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Atlantic Europe in the First Millennium BCCrossing the Divide$
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Tom Moore and Xosê-Lois Armada

Print publication date: 2012

Print ISBN-13: 9780199567959

Published to Oxford Scholarship Online: March 2015

DOI: 10.1093/acprof:osobl/9780199567959.001.0001

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Changing to Remain the Same

Changing to Remain the Same

The Southern Iberian Peninsula between the Third and the First Centuries BC

Chapter:
(p.506) 23 Changing to Remain the Same
Source:
Atlantic Europe in the First Millennium BC
Author(s):

Alicia Jiménez

Publisher:
Oxford University Press
DOI:10.1093/acprof:osobl/9780199567959.003.0023

Ancient texts describe southern Iberia at the beginning of the first century AD as having completely converted to the Roman mode of life, not even remembering their own language any more. This view has predominated in Spanish contemporary explanations of the so-called ‘Romanization’ process. This chapter argues that despite the widespread use of the label ‘romanizaciòn’ in the Spanish archaeological literature, this concept should be carefully revised, if not avoided, because it cannot properly describe a non-existent establishment of Roman material culture right after the conquest nor explain a process of cultural change that began well before the time of Augustus.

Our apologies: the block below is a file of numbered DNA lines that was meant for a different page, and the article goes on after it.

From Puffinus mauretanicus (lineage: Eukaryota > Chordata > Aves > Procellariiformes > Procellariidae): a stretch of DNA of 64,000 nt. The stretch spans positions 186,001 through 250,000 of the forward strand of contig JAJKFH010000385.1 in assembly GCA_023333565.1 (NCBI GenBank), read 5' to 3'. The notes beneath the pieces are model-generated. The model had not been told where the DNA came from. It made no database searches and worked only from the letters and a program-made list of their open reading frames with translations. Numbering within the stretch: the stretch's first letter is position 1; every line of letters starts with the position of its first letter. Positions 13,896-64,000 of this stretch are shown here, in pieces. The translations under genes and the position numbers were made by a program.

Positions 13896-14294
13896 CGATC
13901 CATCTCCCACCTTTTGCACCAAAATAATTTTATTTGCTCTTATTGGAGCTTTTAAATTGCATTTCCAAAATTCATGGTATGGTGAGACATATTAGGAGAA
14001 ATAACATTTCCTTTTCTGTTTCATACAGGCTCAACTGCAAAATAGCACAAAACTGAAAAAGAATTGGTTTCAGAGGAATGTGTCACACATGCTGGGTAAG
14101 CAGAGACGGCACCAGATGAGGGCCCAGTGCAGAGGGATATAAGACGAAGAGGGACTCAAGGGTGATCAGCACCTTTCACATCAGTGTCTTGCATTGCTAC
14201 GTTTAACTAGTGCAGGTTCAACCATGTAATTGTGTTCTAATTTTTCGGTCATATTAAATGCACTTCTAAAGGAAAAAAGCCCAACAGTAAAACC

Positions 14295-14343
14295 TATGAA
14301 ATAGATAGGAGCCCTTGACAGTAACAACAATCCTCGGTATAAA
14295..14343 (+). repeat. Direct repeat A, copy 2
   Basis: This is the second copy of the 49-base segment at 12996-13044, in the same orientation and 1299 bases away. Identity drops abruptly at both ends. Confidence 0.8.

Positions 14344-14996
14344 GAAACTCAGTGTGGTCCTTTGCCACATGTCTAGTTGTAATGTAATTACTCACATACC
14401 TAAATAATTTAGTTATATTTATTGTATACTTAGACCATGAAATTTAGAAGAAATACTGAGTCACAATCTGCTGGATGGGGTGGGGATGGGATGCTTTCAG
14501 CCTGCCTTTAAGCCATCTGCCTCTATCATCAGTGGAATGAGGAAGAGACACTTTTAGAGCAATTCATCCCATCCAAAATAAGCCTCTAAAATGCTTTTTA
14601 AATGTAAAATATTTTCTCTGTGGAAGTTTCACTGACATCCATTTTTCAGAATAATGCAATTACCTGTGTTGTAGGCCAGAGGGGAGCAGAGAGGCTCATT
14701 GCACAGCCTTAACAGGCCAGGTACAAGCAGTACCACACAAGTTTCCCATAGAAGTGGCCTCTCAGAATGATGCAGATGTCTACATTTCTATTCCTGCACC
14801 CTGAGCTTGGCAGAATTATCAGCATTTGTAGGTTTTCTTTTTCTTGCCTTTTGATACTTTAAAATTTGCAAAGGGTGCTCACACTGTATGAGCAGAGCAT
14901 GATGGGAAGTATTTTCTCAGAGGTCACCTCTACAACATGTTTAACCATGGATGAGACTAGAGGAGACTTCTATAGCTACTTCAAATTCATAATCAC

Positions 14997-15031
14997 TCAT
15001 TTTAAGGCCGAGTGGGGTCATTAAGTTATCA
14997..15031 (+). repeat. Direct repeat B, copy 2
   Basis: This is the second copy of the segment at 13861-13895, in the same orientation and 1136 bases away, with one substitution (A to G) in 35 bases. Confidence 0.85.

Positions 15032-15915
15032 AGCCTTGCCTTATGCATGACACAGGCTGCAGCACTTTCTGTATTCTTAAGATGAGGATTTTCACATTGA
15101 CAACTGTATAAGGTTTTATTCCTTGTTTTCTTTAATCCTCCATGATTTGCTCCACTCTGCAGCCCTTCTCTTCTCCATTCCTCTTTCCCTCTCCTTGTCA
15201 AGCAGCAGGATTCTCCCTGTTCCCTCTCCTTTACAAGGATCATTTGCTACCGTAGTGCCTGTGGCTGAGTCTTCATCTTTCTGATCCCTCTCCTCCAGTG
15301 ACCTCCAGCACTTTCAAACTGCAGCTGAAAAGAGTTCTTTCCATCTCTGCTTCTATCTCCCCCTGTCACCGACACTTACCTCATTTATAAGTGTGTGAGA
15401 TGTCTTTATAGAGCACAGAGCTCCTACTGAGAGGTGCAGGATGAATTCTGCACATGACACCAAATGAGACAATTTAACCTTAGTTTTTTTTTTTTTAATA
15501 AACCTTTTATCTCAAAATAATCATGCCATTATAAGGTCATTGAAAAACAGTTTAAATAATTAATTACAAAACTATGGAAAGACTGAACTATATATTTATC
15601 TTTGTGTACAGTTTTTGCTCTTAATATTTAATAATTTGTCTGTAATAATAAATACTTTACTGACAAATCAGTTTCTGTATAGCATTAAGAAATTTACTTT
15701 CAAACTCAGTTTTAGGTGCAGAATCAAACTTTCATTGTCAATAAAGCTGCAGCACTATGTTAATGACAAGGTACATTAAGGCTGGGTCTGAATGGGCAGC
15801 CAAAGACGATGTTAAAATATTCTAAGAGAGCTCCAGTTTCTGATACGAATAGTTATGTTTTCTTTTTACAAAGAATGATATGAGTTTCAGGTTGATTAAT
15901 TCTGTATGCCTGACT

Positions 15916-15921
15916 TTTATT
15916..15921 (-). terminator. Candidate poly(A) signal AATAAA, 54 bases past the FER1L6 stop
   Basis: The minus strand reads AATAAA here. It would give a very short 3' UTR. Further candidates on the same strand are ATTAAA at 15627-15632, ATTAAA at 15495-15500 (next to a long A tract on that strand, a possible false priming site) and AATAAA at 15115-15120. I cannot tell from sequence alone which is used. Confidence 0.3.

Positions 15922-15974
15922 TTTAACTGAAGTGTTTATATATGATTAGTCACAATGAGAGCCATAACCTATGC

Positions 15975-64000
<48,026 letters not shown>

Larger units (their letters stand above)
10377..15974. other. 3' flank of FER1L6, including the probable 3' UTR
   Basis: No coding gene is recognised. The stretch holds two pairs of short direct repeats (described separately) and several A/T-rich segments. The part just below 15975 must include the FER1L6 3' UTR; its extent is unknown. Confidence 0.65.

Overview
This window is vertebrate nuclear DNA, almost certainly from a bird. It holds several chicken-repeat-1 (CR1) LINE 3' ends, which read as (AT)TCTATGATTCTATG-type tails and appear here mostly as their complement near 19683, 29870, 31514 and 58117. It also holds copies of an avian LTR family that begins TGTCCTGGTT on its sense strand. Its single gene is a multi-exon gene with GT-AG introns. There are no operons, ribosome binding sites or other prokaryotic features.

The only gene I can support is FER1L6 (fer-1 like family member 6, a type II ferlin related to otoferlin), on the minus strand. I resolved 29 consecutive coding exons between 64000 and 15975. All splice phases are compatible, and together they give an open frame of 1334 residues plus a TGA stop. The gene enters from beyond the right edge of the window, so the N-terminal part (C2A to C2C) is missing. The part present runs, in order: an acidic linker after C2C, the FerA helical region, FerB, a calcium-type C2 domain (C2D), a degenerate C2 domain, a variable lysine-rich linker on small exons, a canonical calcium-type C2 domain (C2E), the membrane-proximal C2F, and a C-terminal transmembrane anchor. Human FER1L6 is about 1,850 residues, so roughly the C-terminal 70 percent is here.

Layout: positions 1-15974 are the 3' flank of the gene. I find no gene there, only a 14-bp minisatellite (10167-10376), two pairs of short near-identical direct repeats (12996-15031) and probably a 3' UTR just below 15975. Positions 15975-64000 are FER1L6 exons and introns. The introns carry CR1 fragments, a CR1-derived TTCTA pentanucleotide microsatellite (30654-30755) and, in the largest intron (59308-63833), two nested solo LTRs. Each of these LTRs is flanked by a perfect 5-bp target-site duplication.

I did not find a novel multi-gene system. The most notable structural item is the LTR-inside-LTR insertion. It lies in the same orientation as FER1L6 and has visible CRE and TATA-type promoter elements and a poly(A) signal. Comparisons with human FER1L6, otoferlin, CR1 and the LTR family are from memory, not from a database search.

Keywords:   Romans, Romanization, southern Iberia, cultural change

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